Dave Gershgorn

Journalist

Dave Gershgorn is a writer and photographer based in New York City. He works as a reporter for Quartz, with a personal focus on translating artificial intelligence research to a mainstream audience. He was previously the Assistant Technology Editor of Popular Science. When Dave is a photographer, he likes to shoot long, character-driven features. His work has been featured in QuartzPopular ScienceThe New York Times and the Wall Street Journal.

 

On the weekends, Dave likes hot dogs and any other kind of dog. 

By Grabthar's Hammer, what a Monday

Big Monday for AI news:

OpenAI's Universe brings reinforcement learning to any desktop software, which could be used to control DeepMind's new 3D learning environment. But don't forget Facebook, who just open-sourced their library that connects StarCraft to the open-source Torch framework. (Here's a Reddit comment with all the code and documentation.)

Udacity's Oliver Cameron (who is a great Twitter follow) also created a really interesting list of open-source machine learning datasets. One that jumped out at me: an open-source dataset for every military dispute in the last 200 years. Also, mushrooms! It's a fun doc to poke around.

Uber's new AI research lab is well-positioned to focus on squeezing water from the metaphorical stone, and Microsoft is trying to encourage more women in machine learning research.

One issue sometimes cited for the dearth of women in computing fields is the lack of professional role models who could inspire girls to pursue their STEM dreams. We’ve attempted to counteract this by asking 17 women within Microsoft’s global research organization their views on what’s likely to occur in their fields in 2017.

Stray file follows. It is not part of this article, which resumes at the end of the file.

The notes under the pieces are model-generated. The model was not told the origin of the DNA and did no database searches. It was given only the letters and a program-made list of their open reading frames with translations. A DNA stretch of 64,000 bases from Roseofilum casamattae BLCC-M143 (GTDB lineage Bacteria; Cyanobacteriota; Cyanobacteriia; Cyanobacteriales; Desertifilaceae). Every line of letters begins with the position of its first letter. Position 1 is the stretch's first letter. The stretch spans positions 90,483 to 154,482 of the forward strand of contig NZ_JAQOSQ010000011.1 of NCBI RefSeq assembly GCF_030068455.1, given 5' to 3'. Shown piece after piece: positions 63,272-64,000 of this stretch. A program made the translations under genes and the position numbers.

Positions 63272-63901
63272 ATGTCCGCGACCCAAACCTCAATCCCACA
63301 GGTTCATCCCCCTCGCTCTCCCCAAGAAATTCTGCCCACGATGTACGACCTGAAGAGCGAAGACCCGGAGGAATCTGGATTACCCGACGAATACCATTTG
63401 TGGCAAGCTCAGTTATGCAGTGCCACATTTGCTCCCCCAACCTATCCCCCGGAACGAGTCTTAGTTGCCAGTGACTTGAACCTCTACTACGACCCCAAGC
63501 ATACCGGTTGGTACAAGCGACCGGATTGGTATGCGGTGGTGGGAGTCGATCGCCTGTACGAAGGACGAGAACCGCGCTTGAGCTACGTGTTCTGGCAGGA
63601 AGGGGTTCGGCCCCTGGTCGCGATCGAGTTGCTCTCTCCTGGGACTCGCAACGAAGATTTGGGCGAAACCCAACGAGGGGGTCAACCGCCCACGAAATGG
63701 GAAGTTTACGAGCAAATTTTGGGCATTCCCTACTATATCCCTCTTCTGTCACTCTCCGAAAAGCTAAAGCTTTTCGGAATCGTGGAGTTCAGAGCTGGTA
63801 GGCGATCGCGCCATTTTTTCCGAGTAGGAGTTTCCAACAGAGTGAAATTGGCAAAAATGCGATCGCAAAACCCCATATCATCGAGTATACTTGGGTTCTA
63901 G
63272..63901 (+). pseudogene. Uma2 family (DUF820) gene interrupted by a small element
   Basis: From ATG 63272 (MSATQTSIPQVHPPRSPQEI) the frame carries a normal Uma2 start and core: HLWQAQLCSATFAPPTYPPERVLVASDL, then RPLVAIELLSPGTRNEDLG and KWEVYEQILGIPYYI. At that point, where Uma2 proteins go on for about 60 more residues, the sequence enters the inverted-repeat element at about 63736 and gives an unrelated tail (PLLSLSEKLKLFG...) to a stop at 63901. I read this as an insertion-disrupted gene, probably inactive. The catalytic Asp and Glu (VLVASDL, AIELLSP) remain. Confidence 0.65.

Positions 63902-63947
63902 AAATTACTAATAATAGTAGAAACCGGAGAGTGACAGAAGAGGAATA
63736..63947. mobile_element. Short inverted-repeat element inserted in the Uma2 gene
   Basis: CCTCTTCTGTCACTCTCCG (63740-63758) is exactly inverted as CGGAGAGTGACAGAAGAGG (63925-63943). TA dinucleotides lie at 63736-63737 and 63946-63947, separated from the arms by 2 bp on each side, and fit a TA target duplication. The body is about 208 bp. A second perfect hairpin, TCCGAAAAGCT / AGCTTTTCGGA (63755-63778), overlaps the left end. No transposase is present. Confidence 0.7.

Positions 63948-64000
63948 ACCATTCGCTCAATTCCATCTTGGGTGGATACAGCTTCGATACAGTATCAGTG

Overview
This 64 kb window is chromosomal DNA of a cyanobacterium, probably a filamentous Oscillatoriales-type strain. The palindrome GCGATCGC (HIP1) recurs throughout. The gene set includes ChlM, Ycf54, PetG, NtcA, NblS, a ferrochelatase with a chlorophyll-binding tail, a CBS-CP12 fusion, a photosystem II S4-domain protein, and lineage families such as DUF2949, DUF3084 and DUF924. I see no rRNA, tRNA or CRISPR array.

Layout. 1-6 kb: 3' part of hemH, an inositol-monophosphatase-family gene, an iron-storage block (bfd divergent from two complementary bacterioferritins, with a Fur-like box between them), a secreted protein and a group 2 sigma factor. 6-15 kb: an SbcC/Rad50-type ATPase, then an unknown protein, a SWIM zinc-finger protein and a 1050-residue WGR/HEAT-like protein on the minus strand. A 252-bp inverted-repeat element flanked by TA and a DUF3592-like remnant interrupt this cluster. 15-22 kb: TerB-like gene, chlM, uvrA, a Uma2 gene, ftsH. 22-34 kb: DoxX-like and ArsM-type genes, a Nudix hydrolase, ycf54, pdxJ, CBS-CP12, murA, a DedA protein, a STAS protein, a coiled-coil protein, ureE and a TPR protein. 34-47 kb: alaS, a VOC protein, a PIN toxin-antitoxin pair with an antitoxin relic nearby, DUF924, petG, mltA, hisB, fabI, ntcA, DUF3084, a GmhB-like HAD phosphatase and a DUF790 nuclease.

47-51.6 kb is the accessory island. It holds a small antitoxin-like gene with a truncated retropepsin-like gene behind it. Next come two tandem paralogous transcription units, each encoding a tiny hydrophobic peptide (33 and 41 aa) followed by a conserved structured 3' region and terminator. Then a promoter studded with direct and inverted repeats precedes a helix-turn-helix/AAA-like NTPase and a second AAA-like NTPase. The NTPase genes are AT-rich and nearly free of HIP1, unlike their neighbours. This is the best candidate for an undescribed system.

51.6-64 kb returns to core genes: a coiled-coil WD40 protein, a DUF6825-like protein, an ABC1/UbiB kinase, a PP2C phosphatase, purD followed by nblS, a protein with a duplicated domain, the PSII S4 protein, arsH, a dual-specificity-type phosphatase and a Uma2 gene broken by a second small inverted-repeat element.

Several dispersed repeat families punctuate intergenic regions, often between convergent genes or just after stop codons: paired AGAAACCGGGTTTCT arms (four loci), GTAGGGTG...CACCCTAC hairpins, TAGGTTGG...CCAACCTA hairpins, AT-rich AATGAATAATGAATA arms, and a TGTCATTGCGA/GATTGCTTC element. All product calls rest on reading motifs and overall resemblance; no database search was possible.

— Microsoft

Japan's parliament is reportedly exploring the use of AI in anticipating and answering questions that might arise in the process of policymaking. The AI would be trained on the last five years of parliamentary data. Good luck with that.

Finally for today, OpenAI's Ian Goodfellow was publicly accosted by noted ghost-of-AI-researcher-future Juergen Schmidhuber, who stood up in the middle of a talk and asked a series of pointed questions about the work. This is seen as pretty bad form, and Schmidhuber seems to be the king of it.  [Don't do it.]

There was just a lot happening today, so I thought some people might enjoy a one-stop shop for AI news. Let me know if you like it, and I'll do it more often!

-Dave